Pilots Help Firefighters Learn About Airplanes


Firefighters are the experts in how to fight fires and how to evacuate people in cars and trucks. They are familiar with those vehicles.

If an airplane goes down, that's a little more challenging. When it comes to airplanes, fuel lines, turn off valves and tank locations vary from plane to plane. The fuel lines are never where you expect them. They may be inside the opening to the door or under the fuselage.


Bill Day, member of the Payson Regional Airport Authority, discussing the Payson Airport layout with firefighters who attend general aviation emergency training.

As one of the firefighters from the Payson Fire Department said, "Learning about the fuel was the most important learning for me."

To better understand these differences, Paul Pitkin organized a Payson Airport General Aviation Emergency Training Day. First responders from Payson, Beaver Valley, Hellsgate and Houston Mesa Fire Departments, Gila Community College and Life Star EMS came to learn more about what to look for when evacuating people from airplanes.

These first responders may be dealing with one- or two-engine airplanes with one or two doors. It may be more difficult to evacuate the pilot when there is no door on the left side of the plane.

"We get some Medevac training, but never as in depth as this," related a firefighter from Beaver Valley.

Assisting Pitkin were the sponsors of the program, members of the Payson Pilots Association, Experimental Aircraft Association, Chapter #810 and residents of Mazatzal Airpark.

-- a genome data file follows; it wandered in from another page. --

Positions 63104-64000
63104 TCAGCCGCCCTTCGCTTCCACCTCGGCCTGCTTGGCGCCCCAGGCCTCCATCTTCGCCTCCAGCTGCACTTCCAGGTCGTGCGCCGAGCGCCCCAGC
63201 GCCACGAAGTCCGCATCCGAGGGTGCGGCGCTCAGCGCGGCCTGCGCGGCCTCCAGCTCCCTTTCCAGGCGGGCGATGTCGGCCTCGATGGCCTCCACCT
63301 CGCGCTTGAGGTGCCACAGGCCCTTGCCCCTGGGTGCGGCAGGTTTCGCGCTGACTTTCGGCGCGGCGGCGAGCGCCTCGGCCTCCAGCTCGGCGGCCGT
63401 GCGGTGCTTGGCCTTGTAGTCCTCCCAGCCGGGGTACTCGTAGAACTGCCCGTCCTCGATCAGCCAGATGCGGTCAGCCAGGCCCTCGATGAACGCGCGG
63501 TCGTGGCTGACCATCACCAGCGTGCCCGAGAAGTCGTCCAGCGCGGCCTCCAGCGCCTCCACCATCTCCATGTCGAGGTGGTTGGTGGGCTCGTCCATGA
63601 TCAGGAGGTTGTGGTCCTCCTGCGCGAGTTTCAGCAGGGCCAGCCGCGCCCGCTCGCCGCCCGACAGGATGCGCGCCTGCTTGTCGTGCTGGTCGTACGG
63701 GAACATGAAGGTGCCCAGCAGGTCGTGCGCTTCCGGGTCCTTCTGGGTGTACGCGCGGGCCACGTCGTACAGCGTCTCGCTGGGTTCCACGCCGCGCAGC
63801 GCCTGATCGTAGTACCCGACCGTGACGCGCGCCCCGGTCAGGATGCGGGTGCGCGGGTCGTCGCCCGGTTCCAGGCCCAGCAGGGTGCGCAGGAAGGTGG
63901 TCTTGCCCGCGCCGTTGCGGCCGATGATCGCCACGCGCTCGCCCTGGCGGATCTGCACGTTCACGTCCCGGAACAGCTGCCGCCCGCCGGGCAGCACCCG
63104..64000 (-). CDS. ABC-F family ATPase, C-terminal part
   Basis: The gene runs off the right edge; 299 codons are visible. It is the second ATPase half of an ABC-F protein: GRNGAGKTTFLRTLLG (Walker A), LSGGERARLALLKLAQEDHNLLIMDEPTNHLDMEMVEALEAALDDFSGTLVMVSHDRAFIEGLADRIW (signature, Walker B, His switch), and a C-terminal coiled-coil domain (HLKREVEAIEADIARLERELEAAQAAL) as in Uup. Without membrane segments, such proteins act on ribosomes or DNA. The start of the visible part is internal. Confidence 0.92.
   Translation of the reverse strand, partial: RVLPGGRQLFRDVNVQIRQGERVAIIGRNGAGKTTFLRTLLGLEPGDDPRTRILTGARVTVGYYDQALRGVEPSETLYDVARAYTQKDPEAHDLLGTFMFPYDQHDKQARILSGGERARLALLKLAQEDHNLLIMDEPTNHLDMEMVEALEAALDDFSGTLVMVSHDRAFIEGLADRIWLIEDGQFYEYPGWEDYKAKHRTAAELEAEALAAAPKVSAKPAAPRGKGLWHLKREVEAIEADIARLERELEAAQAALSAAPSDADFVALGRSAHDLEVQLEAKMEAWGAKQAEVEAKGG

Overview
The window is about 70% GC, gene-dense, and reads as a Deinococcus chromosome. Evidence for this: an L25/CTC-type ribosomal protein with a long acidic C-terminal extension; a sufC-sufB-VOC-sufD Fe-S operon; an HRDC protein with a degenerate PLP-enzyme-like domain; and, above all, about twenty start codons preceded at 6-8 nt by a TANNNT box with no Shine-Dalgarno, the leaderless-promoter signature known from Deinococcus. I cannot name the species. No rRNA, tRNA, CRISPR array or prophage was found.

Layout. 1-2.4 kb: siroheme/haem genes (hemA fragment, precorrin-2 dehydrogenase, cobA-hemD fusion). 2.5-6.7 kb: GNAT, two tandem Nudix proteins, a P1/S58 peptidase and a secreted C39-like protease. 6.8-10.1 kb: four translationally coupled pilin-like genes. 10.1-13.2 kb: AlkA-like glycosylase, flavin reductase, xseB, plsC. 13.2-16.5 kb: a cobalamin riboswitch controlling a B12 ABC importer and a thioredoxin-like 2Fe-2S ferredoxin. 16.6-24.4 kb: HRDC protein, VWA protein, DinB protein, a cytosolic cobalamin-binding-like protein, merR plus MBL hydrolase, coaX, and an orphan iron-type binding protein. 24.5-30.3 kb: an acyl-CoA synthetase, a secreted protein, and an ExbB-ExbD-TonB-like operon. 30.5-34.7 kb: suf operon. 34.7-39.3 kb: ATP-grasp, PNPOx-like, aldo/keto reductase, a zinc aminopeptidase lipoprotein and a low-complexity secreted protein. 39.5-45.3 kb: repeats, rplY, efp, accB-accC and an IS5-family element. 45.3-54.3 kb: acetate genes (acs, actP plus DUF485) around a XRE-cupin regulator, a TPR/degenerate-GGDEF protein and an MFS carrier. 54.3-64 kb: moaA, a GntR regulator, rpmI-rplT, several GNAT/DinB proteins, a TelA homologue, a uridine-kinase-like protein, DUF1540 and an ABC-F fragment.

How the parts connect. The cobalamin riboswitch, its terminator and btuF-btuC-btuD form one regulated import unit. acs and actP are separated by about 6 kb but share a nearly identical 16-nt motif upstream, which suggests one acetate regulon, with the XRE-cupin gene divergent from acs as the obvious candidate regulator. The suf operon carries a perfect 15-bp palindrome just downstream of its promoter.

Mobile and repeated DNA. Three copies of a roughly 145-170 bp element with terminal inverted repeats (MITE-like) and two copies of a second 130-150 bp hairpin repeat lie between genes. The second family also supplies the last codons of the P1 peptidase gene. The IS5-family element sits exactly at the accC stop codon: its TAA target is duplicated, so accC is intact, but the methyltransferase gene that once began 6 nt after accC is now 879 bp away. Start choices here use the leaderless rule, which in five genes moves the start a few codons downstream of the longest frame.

Payson Regional Airport Authority representatives answered questions about issues of concern to the firefighters.

The pilots brought in several airplanes; among them were Cessna, Piper and Bonanza aircraft, both single- and multi-engine. A few specialty airplanes like the Agricultural Pawnee were eye-catching.

As one participant said when asked what he thought of the day, "I even learned a little about crop dusting planes."

The firefighters went from plane to plane, learning about their differences and similarities. Pilots answered many questions about location of batteries, the best way to cut into an airplane and, of course, where the fuel lines were located.

Pilots were eager to share information about their particular airplanes.

The firefighters told the pilots, "Everyone here was very enthusiastic."

The morning ended with all sitting down to a barbecue lunch and watching a video from the Federal Aviation Administration on emergency response.

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